From Burgos to San Anton

Day 13, Thursday 5 September 2013

Distance to Santiago:  510,3 km

We have to wait until 10:30 for the bicycle shop to open. We struggled to get used to the Spanish way of life.  The shops opened at the earliest at 09:00, were closed between 13:00 and 16:00, but stay open until late at night.  After fixing the bicycles and buying a padded seat cover for my bike, we were on the way. Our luggage was in pannier carry bags, one attached on each side of the carrier and it worked well.
We planned to cycle for the day from Burgos to Formista, 69,5 km.  We left Burgos late, at 11:00, confident that our bicycles are correctly assembled for the trip.

Burgos is a big city, architectural jewel and full of monuments worthy of exploration. We enjoyed exploring Burgos and were impressed with the Spanish people, their culture and traditions.

Sheep farmer on the way to Hornillos

The Meseta is the central Spanish tableland, which intersects the Camino Frances between Burgos and Astorga.  On the meseta, I saw many kilometres of similar landscape, and that was the charm of it.  It is a part of Spain known among pilgrims for its wide skies, dry heat and flat lands, all of which mess with perceptions of time and distance. I was always amazed by the vast open fields and the peaceful, tranquil feeling it created.

Gravel road to Hornillos

I was careful not to go too fast downhill because of the gravel road and being inexperienced with cycling. We reached Hornillos after 3,5 hours and 21 km. The next village is San Bol and then Hontanas.

Ermita de Santa Brigida Hontanas

Two km before Castrojeriz are the ruins of an old monastery and hospital de peregrinos – San Antón.  The remaining buildings date primarily from the 14th and 15th centuries.  Although the building is mostly ruins, part of it is restored and functions as an albergue.

San Anton old monastery and hospital de peregrinos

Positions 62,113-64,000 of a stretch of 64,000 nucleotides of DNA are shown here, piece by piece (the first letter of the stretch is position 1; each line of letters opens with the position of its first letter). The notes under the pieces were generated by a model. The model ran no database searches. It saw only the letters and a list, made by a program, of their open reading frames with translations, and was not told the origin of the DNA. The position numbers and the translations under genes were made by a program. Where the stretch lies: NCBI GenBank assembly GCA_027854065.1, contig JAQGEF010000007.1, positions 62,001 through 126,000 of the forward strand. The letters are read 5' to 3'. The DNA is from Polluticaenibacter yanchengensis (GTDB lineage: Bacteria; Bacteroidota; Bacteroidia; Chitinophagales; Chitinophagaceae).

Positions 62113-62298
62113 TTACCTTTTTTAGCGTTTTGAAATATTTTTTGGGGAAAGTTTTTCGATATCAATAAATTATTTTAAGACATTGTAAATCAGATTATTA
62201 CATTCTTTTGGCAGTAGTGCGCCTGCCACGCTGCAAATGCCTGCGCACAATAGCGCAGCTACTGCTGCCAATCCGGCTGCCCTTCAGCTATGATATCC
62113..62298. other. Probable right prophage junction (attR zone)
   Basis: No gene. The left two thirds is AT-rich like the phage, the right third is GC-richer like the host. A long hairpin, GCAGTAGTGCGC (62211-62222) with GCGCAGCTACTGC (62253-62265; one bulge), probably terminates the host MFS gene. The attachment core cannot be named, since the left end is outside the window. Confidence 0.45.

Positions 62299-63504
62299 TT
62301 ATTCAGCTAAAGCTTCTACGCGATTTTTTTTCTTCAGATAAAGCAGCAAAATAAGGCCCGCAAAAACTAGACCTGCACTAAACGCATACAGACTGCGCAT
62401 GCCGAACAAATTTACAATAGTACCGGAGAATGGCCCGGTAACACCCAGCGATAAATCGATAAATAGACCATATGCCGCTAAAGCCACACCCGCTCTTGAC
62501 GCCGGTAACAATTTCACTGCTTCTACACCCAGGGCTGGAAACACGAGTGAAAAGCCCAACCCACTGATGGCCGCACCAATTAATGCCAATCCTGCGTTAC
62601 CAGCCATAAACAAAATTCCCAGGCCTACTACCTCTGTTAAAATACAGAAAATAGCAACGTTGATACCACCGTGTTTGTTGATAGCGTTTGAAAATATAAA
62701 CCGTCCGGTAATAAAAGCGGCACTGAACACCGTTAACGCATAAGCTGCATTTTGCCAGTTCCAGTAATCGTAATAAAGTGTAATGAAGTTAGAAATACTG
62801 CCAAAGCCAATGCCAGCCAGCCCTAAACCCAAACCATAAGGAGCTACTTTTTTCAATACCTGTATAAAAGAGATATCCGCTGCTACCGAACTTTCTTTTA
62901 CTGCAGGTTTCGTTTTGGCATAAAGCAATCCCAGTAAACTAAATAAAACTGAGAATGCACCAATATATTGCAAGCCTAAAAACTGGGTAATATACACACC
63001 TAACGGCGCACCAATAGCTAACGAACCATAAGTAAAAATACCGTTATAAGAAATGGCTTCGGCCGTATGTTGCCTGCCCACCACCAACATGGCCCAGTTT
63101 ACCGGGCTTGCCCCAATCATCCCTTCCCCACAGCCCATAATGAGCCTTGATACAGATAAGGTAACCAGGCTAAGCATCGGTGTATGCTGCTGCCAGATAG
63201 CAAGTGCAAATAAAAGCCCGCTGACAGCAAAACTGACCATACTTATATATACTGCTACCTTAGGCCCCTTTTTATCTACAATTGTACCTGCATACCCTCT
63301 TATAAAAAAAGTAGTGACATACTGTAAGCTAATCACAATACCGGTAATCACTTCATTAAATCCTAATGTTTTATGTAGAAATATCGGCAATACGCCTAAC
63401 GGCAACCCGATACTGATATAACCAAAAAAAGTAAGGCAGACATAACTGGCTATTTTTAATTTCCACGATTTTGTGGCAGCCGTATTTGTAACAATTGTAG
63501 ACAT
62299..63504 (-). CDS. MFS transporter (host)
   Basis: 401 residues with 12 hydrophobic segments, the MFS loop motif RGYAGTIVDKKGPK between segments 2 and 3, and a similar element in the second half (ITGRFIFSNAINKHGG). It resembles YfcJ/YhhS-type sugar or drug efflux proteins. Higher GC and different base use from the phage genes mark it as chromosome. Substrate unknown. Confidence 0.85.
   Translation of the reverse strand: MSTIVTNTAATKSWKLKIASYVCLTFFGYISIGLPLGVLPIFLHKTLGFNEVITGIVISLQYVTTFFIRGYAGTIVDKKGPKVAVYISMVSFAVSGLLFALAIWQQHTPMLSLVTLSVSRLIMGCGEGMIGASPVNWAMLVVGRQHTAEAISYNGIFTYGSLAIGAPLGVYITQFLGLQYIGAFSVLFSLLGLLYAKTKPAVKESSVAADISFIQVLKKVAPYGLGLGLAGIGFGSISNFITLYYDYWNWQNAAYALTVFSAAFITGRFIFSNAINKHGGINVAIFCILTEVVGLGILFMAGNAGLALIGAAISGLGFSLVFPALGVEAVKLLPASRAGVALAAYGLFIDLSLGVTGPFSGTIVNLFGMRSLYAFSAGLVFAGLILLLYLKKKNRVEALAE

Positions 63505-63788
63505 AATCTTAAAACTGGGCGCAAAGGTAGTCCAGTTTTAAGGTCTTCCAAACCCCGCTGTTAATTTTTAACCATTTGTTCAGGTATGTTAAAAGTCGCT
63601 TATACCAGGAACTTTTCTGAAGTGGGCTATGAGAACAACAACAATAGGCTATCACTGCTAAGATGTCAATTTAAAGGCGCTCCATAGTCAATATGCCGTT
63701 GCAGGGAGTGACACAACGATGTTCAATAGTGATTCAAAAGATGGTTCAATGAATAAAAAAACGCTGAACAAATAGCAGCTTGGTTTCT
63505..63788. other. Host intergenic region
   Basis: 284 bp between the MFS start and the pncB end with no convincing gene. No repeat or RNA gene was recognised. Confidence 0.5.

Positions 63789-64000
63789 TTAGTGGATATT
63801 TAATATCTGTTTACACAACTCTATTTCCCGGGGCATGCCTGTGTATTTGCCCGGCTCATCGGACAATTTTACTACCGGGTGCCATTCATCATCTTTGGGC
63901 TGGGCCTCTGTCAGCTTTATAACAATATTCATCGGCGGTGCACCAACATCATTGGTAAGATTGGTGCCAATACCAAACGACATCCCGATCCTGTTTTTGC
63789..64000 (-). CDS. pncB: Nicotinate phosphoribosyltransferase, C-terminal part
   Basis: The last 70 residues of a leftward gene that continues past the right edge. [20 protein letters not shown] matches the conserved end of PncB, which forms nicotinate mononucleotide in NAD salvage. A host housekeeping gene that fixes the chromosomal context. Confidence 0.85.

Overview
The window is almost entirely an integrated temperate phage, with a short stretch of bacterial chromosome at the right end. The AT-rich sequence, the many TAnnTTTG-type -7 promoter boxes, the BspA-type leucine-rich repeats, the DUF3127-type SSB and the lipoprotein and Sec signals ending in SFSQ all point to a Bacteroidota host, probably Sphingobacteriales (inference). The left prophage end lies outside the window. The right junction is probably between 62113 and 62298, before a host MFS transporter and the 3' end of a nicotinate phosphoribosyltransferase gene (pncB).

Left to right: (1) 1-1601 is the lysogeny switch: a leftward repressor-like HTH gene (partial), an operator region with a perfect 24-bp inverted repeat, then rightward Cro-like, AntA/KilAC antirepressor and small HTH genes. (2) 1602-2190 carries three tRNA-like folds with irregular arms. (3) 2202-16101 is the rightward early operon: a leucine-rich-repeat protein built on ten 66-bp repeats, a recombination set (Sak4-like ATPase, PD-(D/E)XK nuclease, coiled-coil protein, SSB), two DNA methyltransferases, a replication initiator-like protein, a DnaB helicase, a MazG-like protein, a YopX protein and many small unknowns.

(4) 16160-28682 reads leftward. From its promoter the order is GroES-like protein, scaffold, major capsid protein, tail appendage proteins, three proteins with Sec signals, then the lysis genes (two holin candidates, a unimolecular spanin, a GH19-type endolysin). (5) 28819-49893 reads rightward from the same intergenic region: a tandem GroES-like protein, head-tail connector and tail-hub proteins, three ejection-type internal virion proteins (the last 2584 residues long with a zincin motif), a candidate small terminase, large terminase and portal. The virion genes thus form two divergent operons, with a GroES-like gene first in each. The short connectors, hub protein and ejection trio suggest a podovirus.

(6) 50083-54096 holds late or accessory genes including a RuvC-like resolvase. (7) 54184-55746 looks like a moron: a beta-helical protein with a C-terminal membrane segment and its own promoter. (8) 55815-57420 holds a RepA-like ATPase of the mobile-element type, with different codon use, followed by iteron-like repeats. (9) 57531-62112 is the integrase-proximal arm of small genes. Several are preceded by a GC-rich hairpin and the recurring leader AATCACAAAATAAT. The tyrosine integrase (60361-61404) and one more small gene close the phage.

The most impressive remnant of the original monastery is the archway spanning the Camino. Ancient pilgrims who arrived too late to gain access to the hospital, shelter under the archway for the night and monks would leave food in the niches that line the walls. Today pilgrims often leave notes here.

A storm was building and we still had to do more than 25 km to reach Fromista, our goal for the day.  We lost at least 3 hours by starting late from Burgos.
Being forced by the threatening storm to retire without reaching our goal was a blessing in disguise.  This decision resulted in an amazing experience. We had to sleep in Albergue San Anton, which operated on donations. It’s a private hostel that can only take 14 people. It was sited amongst the ruins of the ancient Convento de San Anton built in the 14th century.
There were only basic facilities, no electricity, where we later had a meal made by the hostess, traditional local garlic soup with bread, salad, pasta, red wine. Sleeping in the ruins of an ancient monastery, sharing a communal meal and being entertained by the host, singing traditional Spanish songs while playing the guitar, contributed to a unique experience.

We cycled only 39,2 km.